By Edward Norton
AS optimistic as we always remain, it is fair to say that the UK industrial and logistics market has fared even better than expected in 2018, following on from a storming 2017. Although value is becoming harder to find for both investors and occupiers alike, the dynamic nature of the sector is certain to provide fresh opportunities.
As the LSH UK Investment update for Q1 reported, the industrial and retail sectors were 'oceans apart' with the polarisation between two of the core market sectors being as extreme as many in the market have witnessed. Industrial and logistics remains the darling sector and whilst value may be harder to find, the growth and increasing sophistication of e-commerce will continue to provide the foundation for investment over the coming 12 months.
In Q1 the overall volume of investment activity was £13.6bn with the industrial sector accounting for 1.9bn, a record level for the first quarter and 25 per cent above average.
The positive impact on Northamptonshire, which has a strong industrial and logistics heritage as part of the Golden Triangle, is no coincidence. Tight supply continues to drive rental growth and there is renewed vigour for development which is reflected in the appetite being shown by investors seeking value, and developers keen to deliver the next pipeline of buildings.
Indications are that development appetite has improved and with entry yields for standing stock at an all-time low, investors are more receptive to development funding within proven markets. However, with the sharp increase in land values, up to 20 per cent in some cases, developers who acquired their land some time ago have a massive first mover advantage at this stage in the cycle.
Looking at growth in the logistics market across all Lambert Smith Hampton office regions, the East Midlands ranked highest in 2016 and in 2017 was only marginally behind neighbouring West Midlands. Our region had the strongest rise in industrial supply, and the construction of more large scale speculative industrial developments than any other part of the United Kingdom. This follows both several new build-to-suit schemes including Brackmills Central, schemes for tenants such as Black & Decker and Decathlon, and a wave of speculative industrial development in response to increasing occupier demand.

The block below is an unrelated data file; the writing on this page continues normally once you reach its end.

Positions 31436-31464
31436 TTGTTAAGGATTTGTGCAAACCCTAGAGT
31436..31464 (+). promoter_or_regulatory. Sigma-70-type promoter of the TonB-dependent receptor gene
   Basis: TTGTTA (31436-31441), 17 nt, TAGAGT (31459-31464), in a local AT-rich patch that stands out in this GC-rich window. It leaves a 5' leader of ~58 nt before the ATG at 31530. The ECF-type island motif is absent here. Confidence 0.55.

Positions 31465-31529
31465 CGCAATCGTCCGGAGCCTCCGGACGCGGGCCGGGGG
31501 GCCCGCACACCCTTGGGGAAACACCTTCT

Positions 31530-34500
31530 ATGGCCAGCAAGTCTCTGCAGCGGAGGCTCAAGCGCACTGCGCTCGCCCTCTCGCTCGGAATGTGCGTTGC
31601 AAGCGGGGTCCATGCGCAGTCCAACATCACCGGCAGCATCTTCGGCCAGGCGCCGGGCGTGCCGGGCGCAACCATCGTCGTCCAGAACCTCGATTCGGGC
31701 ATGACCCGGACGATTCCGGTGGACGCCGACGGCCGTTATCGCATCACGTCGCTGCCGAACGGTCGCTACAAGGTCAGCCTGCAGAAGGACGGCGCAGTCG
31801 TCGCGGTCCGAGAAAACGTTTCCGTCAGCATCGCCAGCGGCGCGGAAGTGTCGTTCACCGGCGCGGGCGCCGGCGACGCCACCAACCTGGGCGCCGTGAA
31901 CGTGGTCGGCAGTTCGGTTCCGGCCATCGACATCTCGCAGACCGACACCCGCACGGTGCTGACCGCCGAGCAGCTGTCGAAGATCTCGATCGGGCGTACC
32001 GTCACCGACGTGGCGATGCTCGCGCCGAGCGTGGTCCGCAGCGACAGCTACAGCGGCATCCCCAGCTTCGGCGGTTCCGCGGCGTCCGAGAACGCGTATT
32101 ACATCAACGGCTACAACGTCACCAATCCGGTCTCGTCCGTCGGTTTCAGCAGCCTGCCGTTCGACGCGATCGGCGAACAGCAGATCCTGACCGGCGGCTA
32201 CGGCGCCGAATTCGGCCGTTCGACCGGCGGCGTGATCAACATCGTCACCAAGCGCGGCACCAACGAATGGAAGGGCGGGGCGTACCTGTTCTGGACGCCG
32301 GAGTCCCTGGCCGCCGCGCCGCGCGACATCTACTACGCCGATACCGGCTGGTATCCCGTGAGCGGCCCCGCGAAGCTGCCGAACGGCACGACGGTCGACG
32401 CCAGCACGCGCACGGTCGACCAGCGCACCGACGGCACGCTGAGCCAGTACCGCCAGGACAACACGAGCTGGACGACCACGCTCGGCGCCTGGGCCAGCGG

The industrial sector is not without its challenges. These include imminent interest rate rises and ongoing uncertainty in relation to Brexit, specifically the prospect of import and export tariffs. Additionally, Minimum Energy Efficiency Standards (MEES) now make it unlawful to let a building which fails to meet the minimum required EPC rating of E. Initially, MEES applies only to the granting of new leases and lease renewals, but from 2023 will extend to all active leases. At present, there is only anecdotal evidence that the implementation of MEES are influencing commercial property investment markets, but this position may change in the future.
Knowledge is power and the challenge is, as always, ensuring the right product is delivered to the right market at the right time. For Lambert Smith Hampton, our challenge as always is ensuring the right advice is delivered to our clients at the right time so that they benefit from that competitive edge.
Considered valuation advice is vital in ensuring that reported values accurately reflect changing and improving markets, and this impacts on all types of client services we offer, from commercial lending, planning and development through to lease advisory and business rates advice.
I am delighted to have joined the Lambert Smith Hampton Valuation Team based in Northampton at an exciting point in the market cycle. The fact that the team has expanded in response to demand speaks volumes about the region's future prospects and I look forward to my role in its ongoing evolution... #LSHKnowsValuation.